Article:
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Open Access Publications from the University of California

How To Be a Dogmatist

  • Author(s): Butzer, Timothy Bartholomew
  • Advisor(s): Recorla, Michael
  • Falvey, Kevin
  • et al.

According to the epistemological theory known as dogmatism, if one, for example, has a perceptual experience as of a red cube, one is immediately and defeasibly warranted in believing that there is a red cube there. The warrant is immediate in that it does not depend on one’s other beliefs or on any introspectively accessible mental states besides the experience itself. The warrant is defeasible in that it is capable of being defeated by other considerations (e.g. doubts about the reliability of one’s perceptual apparatus). My dissertation has three goals: (1) to defend dogmatism as a general thesis against objections, with particular focus on the arguments of Stewart Cohen, Roger White, and Crispin Wright; (2) to argue against internalist dogmatist proposals like those offered by Michael Huemer, James Pryor, and Declan Smithies; and (3) to present an original externalist theory of perceptual warrant, that I dub Competent Dogmatism, and argue that it is superior to competing accounts.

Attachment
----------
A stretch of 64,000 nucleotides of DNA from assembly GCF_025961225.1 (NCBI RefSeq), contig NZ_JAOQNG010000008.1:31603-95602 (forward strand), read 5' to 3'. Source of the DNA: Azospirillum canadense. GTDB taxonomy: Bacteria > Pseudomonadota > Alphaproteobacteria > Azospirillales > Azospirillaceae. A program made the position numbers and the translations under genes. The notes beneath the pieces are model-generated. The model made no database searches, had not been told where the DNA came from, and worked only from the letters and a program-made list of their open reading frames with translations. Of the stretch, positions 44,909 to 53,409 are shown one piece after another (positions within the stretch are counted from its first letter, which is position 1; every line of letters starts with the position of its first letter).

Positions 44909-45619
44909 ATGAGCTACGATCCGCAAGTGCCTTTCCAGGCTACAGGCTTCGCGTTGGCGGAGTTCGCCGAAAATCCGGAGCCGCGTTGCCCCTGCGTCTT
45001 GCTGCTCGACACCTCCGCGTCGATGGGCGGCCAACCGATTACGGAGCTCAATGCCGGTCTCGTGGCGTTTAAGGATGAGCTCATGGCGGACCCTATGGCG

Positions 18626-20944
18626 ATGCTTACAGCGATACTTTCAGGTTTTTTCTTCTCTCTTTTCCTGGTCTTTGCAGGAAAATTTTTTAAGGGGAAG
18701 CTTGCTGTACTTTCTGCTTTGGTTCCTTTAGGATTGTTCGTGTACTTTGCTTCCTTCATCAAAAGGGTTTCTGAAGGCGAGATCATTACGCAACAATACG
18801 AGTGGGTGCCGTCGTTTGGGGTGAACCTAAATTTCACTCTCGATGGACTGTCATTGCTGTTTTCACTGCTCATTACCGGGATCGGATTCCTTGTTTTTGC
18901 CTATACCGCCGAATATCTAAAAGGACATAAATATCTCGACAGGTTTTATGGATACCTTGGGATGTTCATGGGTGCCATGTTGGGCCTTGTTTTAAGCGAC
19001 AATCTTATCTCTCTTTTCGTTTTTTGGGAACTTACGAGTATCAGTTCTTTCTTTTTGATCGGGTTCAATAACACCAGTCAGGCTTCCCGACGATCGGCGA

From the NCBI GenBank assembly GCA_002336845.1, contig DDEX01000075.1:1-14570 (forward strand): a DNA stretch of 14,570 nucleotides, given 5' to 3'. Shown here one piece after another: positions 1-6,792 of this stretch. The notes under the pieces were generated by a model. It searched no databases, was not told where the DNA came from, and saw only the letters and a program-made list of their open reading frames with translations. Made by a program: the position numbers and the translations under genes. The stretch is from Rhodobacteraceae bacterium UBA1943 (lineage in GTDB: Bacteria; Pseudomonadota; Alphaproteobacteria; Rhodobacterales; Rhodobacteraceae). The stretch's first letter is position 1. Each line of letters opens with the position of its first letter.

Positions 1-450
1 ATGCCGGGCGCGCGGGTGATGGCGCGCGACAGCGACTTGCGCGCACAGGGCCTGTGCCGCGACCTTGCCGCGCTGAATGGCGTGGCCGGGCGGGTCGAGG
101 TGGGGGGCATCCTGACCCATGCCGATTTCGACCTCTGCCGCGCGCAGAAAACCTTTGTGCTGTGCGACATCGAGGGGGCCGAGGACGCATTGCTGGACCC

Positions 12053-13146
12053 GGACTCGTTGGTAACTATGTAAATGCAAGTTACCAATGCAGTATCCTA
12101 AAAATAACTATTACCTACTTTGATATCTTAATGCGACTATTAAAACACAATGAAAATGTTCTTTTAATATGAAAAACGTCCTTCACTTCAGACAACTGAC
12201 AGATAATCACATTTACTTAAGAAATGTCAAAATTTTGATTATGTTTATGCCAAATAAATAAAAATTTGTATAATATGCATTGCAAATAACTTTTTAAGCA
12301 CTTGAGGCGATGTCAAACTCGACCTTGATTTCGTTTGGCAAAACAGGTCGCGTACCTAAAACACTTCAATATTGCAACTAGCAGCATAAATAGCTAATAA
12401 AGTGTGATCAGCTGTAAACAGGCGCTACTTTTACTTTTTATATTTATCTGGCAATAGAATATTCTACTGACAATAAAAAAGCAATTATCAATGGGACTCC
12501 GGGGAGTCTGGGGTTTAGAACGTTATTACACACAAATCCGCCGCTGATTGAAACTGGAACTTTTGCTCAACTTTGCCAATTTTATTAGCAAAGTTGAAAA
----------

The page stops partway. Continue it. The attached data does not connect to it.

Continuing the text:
With regards to the third goal: I claim that the subject’s perceptual system itself is normatively evaluable with regards to its ability to produce reliably veridical representations and the manner in which it does so. There are an infinite number of possible representations of the world that are compatible with the retina being stimulated in a particular way. In order to solve this underdetermination problem, our visual systems make a set of assumptions about the environment (for example: that illumination typically comes from above, and not below). My proposed theory of perceptual warrant relies on the notion of perceptual competence. A subject’s perceptual system is competent, if and only if: (1) the assumptions the perceptual system makes of its immediate environment are typically true of the subject’s normal environment, (2) the sub-personal inferential or information processing processes conform to veridicality preserving norms, and (3) the perceptual system reliably produce veridical representations of the subject’s normal environment. When one’s perceptual system is competent in this sense, the representations it produces provide immediate and defeasible warrant for beliefs about one’s environment. On my proposal the normal environment is the environment in which the assumptions and information processing processes the perceptual system uses where developed.

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